Active Reading Reporters

30 minutes

Students will be assigned an active reading reporter role.  These roles consist of the following:

  • Setting Reporter:  Identifies three details about the setting and accompanies these details with text evidence.
  • Character Reporter:  Identifies three details about the characters mentioned in the chapter and chooses one quote per character which best captures the essence of the character.
  • Character Connections Reporter:  Identifies how each character connects to the other characters.  Identifies one quote per detail to support connections.
  • Symbols Reporter:  Identifies two symbols with accompanying text evidence.
  • Point of View Reporter:  Identifies specifically the narrative structure of the chapter/novel and identifies two quotes that indicate the point of view. 
  • Conflicts Reporter:  Identifies all conflicts in the first chapter:  man vs. man; man vs. society; man vs. self, etc.  Each example should have an accompanying quote.
  • Vocabulary/Unique Phrases Reporter:  Identifies and hypothesizes on unusual words or phrases in the chapter.

Each reporter will also be assigned to a group.  There will be one of each reporter role per group.  After the chapter is read, reporters will convene in their groups.  Each reporter will share their findings and group members will complete a handout where they add all the findings from each reporter.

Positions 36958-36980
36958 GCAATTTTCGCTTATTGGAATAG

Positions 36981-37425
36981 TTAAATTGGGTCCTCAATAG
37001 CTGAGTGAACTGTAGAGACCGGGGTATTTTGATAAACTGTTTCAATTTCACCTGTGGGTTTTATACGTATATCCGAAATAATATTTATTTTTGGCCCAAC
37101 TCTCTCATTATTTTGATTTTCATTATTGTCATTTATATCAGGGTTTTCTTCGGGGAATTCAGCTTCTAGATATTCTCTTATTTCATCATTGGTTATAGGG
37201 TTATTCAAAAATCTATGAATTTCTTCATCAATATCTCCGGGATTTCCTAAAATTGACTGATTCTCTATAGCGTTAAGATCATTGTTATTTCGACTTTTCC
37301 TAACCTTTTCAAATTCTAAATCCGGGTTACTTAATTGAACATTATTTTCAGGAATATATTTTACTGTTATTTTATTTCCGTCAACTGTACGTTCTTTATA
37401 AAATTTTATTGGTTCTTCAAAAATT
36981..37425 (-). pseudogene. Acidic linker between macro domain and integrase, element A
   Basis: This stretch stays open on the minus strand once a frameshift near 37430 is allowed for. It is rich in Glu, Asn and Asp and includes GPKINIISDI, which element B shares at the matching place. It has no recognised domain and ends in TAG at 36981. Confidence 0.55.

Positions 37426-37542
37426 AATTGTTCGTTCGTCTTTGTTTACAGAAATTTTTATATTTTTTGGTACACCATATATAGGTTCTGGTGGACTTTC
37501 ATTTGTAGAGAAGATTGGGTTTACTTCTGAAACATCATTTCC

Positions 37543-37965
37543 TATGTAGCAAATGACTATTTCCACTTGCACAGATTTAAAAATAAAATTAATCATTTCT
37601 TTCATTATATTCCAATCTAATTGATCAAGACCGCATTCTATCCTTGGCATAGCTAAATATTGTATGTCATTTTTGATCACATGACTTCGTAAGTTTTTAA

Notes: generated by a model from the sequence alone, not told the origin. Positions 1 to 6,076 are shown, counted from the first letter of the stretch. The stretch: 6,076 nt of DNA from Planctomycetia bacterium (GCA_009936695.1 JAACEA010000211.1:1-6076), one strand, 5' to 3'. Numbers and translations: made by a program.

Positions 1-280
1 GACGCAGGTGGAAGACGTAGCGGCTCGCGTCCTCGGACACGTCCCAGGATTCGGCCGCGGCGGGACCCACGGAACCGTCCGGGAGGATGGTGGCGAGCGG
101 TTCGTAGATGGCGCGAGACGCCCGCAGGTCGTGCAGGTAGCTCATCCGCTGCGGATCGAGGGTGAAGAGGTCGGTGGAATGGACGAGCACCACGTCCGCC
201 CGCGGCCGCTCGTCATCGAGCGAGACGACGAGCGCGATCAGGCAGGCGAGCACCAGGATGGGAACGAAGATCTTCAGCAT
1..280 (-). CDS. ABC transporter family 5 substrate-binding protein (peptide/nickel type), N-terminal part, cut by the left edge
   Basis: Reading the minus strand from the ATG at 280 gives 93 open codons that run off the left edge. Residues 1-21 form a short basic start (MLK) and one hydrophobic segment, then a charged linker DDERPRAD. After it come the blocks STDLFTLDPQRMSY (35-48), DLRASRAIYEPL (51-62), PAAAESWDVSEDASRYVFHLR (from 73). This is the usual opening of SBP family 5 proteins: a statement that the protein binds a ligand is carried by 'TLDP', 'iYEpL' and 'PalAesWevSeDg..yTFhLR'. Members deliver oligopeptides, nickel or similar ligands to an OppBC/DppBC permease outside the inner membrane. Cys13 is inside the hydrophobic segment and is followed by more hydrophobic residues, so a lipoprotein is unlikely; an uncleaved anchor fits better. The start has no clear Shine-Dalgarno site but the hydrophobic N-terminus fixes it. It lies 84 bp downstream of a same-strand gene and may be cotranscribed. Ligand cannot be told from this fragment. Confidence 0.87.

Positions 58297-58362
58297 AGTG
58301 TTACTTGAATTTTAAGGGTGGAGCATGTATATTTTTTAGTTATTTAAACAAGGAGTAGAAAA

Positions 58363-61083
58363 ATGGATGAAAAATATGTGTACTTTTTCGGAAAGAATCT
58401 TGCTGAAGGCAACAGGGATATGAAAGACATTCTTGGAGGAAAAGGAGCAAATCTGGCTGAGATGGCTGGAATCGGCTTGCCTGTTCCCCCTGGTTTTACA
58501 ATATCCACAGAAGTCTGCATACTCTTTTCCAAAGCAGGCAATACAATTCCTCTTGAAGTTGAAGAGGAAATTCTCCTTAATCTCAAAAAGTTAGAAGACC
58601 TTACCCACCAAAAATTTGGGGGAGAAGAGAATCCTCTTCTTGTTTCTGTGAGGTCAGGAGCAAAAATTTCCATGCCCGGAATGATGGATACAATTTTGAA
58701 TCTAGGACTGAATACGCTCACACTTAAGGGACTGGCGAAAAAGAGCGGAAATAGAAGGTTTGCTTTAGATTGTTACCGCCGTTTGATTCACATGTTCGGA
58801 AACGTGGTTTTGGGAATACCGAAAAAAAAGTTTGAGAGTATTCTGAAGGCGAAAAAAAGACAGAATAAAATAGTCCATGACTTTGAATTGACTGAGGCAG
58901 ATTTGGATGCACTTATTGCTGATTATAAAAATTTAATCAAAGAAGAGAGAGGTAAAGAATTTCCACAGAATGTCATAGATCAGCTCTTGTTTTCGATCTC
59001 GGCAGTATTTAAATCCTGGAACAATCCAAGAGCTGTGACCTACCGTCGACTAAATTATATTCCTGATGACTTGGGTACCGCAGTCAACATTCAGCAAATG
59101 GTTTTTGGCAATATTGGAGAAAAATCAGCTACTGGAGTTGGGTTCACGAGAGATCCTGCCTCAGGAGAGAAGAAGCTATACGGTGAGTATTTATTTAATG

Chapter may be read for homework or in class.

The significance in each role is directly related to the CCSS shift of "students engaging in rich and rigorous evidence based conversations about text."  Students are citing strong textual evidence to support their answers, and they are analyzing the development and relatable elements of a story.  This is being done both through written responses and through speaking and listening.

Wrap Up

10 minutes

Following the completion of the Active Reading worksheet, students analyze the narrator's portrayal of Gatsby at the end of chapter 1 and compare it to the first two pages of the novel. I use a short music video that I made to get them motivated and to introduce this assignment.

Students dig for specific words and phrases that are used to describe him in the first two pages of the novel; such as, "There was something gorgeous about him."  "Gatsby represented everything for which I have an unaffected scorn." "An extraordinary gift for hope."  

Students then examine Gatsby's depiction at the end of Chapter 1 where he is described as emerging "from a shadow." "Silhouette of a moving cat."  "He had vanished."  

I ask students to write a response to the following questions:

  • How do the descriptions of Gatsy at the end of the chapter differ from the beginning of the chapter?  
  • What prediction can we make as to why Nick hates what Gatsby represents, but forgives him anyway?

Students write their answers as a prompt for a class discussion.  I will randomly call on students to read their answers.